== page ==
Magic: The Gathering – Every Compleated Phyrexian Planeswalker, Ranked

In the Magic: The Gathering multiverse, Phyrexia has been busy. The longtime boogeyman of Magic has slowly been encroaching into other planes, spreading their machinations to new planes and their inhabitants through a process called Phyresis in order to make them Compleat.

Historically, Phyrexia has never been able to bring a planeswalker under its fold; the process is the anthesis of the freedom being a planeswalker brings. That was until the Phyrexian praetor Jin-Gitaxias perfected the process, transforming planeswalkers into Phyrexians for the first time. Represented as cards with Phyrexian mana in the mana cost, these are all the cards of planeswalkers that Phyrexia has Compleated so far.

There is a quick honorable mention here: the corpse of former planeswalker Venser is currently under the control of New Phryexia but does not appear to have its planeswalking ability anymore. It seems unlikely he will either return to life or regain his spark.

7 Ajani, Sleeper Agent

Poor Ajani, once a bastion of goodness and moral purity, the big cat of Magic was brought low by Phyrexia. His card is very much of a “win more” philosophy, where it excels when you’re already ahead of your opponent. Ajani’s +1 ability is effectively a scry 1 where you can draw it if it's a creature or planeswalker, which is solid and can help fuel its second ability.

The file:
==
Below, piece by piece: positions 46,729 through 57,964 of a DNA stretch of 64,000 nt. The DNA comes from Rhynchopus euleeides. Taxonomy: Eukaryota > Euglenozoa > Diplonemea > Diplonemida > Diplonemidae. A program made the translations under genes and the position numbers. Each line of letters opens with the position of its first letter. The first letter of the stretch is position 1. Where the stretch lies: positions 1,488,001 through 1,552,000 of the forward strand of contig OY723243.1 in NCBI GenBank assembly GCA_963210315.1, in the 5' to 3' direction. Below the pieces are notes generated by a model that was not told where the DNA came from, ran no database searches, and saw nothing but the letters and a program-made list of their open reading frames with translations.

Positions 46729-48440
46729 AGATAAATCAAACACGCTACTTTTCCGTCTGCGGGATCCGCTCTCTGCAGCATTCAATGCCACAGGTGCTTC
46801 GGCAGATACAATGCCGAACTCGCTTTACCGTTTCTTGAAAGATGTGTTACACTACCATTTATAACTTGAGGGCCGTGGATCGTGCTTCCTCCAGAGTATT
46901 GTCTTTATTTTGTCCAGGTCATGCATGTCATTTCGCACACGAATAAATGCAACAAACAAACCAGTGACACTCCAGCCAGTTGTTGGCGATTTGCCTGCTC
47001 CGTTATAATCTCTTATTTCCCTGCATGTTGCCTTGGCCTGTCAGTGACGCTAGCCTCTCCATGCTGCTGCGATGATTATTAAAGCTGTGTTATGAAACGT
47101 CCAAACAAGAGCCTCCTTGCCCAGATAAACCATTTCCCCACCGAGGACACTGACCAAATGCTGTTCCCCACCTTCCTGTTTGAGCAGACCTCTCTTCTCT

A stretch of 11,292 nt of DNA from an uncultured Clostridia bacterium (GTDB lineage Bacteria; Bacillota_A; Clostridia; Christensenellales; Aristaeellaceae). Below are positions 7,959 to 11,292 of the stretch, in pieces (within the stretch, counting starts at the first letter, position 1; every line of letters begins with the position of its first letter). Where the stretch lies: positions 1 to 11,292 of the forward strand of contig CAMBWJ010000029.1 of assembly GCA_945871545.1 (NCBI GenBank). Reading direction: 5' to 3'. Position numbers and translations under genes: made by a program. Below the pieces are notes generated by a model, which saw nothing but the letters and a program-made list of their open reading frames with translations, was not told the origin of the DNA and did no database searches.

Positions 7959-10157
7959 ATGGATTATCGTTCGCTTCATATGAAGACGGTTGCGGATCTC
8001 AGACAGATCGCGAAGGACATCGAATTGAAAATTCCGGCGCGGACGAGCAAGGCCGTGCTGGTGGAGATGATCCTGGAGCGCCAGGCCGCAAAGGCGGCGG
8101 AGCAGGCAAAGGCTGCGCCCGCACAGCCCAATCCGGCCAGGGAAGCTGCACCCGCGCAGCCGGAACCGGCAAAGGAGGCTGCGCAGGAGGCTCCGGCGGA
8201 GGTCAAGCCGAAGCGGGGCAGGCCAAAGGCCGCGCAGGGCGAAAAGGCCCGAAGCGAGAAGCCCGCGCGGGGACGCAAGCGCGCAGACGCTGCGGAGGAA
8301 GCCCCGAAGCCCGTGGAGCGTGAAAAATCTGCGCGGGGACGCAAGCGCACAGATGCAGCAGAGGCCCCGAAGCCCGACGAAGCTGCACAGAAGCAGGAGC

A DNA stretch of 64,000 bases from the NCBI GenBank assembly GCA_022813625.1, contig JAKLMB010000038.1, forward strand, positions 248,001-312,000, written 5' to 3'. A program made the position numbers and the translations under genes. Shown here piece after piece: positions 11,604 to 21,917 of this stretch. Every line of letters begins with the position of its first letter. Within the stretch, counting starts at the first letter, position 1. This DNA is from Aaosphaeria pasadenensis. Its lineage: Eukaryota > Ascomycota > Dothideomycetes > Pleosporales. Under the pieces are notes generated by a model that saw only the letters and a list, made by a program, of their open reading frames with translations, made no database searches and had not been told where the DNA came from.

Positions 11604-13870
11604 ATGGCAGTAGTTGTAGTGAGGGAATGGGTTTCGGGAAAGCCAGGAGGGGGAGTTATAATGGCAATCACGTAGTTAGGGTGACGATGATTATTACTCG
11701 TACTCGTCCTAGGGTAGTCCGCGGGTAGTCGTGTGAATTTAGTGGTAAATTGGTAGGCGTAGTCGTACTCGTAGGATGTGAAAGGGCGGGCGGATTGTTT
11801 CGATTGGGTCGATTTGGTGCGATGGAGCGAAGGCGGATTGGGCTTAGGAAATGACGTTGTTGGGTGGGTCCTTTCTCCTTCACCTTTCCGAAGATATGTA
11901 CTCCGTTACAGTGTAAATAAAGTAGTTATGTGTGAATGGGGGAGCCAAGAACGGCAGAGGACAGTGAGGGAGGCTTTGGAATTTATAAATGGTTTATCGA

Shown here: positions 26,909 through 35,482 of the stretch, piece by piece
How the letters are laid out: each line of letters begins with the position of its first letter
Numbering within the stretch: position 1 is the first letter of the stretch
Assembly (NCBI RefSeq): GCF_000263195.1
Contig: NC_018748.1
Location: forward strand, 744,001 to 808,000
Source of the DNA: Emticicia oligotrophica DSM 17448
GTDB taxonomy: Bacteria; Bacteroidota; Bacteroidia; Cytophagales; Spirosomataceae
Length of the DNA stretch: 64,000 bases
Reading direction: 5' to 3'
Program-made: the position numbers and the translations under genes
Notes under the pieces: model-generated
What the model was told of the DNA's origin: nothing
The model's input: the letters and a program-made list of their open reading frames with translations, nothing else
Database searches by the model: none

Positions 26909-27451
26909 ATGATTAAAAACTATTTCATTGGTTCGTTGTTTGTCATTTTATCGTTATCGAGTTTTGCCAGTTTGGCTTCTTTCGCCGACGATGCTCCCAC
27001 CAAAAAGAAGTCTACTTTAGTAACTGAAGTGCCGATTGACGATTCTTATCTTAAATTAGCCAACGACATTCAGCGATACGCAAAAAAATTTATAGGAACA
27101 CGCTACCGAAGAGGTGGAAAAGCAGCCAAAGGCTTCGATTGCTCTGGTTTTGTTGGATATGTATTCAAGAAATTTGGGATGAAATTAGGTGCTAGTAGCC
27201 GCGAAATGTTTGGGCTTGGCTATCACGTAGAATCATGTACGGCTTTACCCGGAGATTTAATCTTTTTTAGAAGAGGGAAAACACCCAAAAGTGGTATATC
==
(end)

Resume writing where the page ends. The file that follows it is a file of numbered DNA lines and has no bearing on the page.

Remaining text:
Ajani’s ultimate ability grants you an emblem that poisons your opponent when you cast a creature or planeswalker, which is extremely unique among planeswalkers. Unfortunately, you need to cast five creatures or planeswalkers to be able to take out an opponent with this ability. It's fairly unlikely that you’ll have enough cards in hand or see enough creatures to be able to win off the emblem alone.

6 Jace, The Perfected Mind

No one could have predicted one of Magic’s oldest characters being converted to a Phyrexian monster. As the Perfected Mind, Jace’s mill powers are brought front and center. Two of Jace’s abilities deal with milling; while you can likely mill a lot of cards with them, it doesn’t quite do enough compared to its compleated counterparts.

Even if you activate Jace’s ultimate ability as soon as it comes out, you can only mill fifteen cards. There are only two other cards that mill in Phyrexia: All Will Be One, and one is the green-black Tyvar, so Jace doesn’t have a ton of other support.

5 Nahiri, the Unforgiving

One of only a few planeswalkers who doesn’t have a negative cost to her abilities, Nahiri, the Unforgiving is a difficult Phyrexian planeswalker to place. It can come down as early as turn three in exchange for only entering with three loyalty counters. With both of Nahiri’s abilities, though, you can quickly recoup the loss of loyalty.

That said, it is difficult to say what type of deck Nahiri will slot into. Her last ability costs nothing to activate and creates copies of creatures or Equipment from your graveyard. As it stands, there are more efficient ways of bringing cards back; there are more permanent ways as well. There may be a way to combo with Nahiri in the future, but it might not do much until that combo is found.

4 Lukka, Bound To Ruin